King County executive considers ‘Plan B’ funding for Metro Transit

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SEATTLE — The clock is ticking for the Legislature to approve a multibillion-dollar transportation package before King County Metro Transit will have to slash bus routes. County Executive Dow Constantine is already shopping  a ‘Plan B,’ which involves raising local taxes, if state lawmakers continue to stall.

“We have to do something to save these buses,” he said Thursday.

metrobusesIf the impasse continues until the end of December, Constantine will present a plan to increase both the sales tax and the vehicle tax to help save Metro’s jeopardized routes.

“We’re not going to let 2014  go by without acting to save our buses,” Constantine said.  “We cannot responsibly cut the bus system.  That is cutting our economy.  That is cutting opportunity in this region.”

While Constantine prefers a state solution, he says the county does have the authority right now to go directly to voters for these tax increases.  The plan he’s considering would include two components:

  • Charge a vehicle fee of up to $80
  • Increase the sales tax up to .2%

A go-it-alone transit funding plan in King County wouldn’t be cheap, and even Constantine admits that the sales tax and the flat car fee are unpopular and tough during these tight times.

“You know, what’s more regressive is dramatically cutting your transit system,” he said, “tying up the rest of the transportation system in knots and denying people the ability to get to that job interview, to get to that job, to get back on the economic ladder and start being able to take care of their families.”

This Plan B approach is likely to be a hard sell with voters, even if it’s for the popular Metro bus system.

“They have over-promised and under-delivered,” said Bill Pishue, transportation analyst for the conservative Washington Policy Center.  “The public has been more than generous to Metro.  Since 2000, there’s been two sales tax increases.”

Pishue believes the agency should live within its existing budget.

“When is it ever enough?” he asked.

Even if the state does strike a deal soon on a transportation package, costs for local drivers will go up.  It will almost certainly include at least a 10-cent increase in the state’s gas tax and very likely an increase in the car tab tax.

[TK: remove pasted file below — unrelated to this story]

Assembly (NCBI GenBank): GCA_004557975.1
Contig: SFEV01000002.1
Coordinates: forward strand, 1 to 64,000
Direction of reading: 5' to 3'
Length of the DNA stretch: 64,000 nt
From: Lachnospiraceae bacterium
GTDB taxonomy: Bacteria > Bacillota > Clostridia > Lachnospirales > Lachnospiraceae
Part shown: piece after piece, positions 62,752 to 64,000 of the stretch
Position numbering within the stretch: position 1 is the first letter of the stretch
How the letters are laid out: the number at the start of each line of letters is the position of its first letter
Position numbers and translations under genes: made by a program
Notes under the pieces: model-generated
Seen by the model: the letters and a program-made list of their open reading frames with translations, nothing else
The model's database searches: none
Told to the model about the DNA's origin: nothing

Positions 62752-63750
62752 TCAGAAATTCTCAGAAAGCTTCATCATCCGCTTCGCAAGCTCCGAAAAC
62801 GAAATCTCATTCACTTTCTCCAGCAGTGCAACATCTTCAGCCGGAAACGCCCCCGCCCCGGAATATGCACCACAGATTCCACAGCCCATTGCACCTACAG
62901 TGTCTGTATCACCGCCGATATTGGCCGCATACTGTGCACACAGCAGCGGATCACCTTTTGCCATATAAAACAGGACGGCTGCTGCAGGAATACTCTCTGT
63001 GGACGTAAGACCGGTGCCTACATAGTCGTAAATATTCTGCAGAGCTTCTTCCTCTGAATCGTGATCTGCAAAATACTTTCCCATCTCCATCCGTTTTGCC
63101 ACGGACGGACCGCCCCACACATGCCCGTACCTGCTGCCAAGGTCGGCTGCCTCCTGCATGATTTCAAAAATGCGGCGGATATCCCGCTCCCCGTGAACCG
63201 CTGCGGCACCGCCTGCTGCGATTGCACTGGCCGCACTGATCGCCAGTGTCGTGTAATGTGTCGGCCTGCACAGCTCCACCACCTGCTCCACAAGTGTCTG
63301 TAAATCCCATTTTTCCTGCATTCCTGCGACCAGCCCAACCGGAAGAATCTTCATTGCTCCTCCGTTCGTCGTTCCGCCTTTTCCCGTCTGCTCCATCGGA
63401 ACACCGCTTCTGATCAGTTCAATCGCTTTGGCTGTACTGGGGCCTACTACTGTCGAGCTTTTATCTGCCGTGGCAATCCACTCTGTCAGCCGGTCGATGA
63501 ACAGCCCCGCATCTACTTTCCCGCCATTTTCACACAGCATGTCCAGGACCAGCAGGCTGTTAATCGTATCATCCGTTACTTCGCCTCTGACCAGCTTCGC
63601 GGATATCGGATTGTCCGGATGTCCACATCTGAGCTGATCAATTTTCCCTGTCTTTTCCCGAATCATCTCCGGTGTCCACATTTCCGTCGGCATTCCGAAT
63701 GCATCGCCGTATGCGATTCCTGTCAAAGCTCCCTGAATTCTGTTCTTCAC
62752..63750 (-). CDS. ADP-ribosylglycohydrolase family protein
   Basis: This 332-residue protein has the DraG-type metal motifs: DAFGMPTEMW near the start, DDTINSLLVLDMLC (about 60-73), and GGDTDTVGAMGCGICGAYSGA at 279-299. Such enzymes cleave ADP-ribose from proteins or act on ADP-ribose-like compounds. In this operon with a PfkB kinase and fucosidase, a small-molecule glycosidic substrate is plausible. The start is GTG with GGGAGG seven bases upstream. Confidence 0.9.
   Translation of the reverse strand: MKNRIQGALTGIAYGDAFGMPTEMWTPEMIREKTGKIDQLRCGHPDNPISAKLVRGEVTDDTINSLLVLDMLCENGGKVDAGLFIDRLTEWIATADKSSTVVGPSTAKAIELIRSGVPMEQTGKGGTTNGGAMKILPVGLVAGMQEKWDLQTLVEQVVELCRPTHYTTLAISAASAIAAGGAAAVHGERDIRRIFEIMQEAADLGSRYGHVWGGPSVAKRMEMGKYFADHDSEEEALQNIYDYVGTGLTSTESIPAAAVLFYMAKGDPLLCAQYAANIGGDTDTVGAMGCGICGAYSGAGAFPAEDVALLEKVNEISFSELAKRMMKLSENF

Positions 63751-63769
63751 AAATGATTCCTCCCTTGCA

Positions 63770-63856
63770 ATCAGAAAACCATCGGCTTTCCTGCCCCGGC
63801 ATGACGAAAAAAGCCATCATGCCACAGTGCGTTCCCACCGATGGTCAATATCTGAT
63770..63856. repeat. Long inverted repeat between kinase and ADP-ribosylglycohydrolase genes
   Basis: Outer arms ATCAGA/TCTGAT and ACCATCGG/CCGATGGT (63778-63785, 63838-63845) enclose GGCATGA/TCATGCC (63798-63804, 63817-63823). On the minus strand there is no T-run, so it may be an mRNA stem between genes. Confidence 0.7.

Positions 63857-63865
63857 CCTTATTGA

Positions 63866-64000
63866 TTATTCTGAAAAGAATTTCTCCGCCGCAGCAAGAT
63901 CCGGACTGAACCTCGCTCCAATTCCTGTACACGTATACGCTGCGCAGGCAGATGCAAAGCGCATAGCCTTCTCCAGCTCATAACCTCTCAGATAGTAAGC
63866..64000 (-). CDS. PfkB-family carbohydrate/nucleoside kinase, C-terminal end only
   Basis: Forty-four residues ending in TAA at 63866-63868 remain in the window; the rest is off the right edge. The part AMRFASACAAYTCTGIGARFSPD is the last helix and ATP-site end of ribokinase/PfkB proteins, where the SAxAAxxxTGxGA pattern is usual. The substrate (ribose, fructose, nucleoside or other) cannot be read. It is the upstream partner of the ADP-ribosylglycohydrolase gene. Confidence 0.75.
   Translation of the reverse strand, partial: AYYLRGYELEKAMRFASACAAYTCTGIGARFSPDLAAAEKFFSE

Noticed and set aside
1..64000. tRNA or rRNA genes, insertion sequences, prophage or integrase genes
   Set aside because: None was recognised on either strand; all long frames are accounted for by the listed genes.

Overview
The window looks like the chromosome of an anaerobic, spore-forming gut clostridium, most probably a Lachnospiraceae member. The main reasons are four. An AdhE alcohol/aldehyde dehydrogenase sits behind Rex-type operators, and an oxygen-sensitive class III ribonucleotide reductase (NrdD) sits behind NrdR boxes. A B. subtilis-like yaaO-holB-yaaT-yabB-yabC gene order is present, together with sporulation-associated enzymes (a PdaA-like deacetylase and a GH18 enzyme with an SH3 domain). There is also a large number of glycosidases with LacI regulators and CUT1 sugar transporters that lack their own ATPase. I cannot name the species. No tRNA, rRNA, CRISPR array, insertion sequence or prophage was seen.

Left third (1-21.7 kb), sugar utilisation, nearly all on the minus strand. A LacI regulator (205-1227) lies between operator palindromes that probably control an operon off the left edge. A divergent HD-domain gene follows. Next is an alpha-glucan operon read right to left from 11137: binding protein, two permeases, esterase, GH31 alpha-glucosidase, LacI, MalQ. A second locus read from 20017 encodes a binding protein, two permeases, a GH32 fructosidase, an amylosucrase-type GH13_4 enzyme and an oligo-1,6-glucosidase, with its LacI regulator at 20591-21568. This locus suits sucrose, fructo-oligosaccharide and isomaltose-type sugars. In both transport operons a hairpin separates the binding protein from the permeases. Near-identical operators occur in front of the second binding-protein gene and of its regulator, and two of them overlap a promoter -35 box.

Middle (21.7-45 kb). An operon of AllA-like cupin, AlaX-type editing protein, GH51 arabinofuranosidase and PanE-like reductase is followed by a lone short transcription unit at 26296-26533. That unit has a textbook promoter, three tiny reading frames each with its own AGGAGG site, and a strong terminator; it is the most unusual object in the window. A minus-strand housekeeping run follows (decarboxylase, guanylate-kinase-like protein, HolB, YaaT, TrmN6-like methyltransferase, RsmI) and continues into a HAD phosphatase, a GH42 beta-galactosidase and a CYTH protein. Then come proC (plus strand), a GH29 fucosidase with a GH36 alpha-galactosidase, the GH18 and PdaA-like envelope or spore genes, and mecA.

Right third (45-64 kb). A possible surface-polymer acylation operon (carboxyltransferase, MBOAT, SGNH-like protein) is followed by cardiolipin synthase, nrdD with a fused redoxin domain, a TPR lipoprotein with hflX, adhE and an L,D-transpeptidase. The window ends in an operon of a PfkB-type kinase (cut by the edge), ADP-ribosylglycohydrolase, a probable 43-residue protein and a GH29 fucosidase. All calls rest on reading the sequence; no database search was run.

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  • adam

    Why keep charging the mass population for something they will never use. Raise the fare on the buses not on everyone. They idea of me having to pay for something that doesn’t even serve my area is ridiculous. We already have the highest gas tax in the nation when is the over taxing gonna end. Stop giving away everything to the people begging and start living with in your means most of the population does so should the government.

  • TIIN

    If buses are really in such demand, privatize them and let the bus riders show their enthusiasm by paying what it costs to operate them, just like car drivers.

    I'm tired of paying for a rolling roadblock that just gets in my way and snarls traffic and is NOT a essential function of any level of government.

  • Mike

    Can't help but echo the sentiments of the comments above. I've made a mental note to vote against Dow Constantine come election time. His lack of fiscal responsibility here (suggesting motorists pay still more to subsidize public transit), at a time when everyone, not just metro riders, are feeling financial strain, is pretty egregious.

  • Cynthipea

    My feeling is that if we pay more taxes to support King County Metro Transit, the transit system needs to do their part by planning routes in such a way that the buses are not consistently late. Last night the bus was 25 minutes late, and tonight it was 30 minutes late (a route that is subsidized by hospitals on First Hill). It is unfair to us (and the bus drivers) to pick up riders on Capitol Hill at 3:30 PM, drive down to Federal Way, and expect to come back to pick up the 5:30 – 6:00 PM riders. Also, Metro thinks that all of us have a "Holiday Week, or Two" off in December. This is not true. One reason we have so many cars on the freeway, with one driver per car, is that we cannot countt on a consistent schedule from King County Metro Transit. In summary, if we pay more taxes, the service needs to be consistent and timely.

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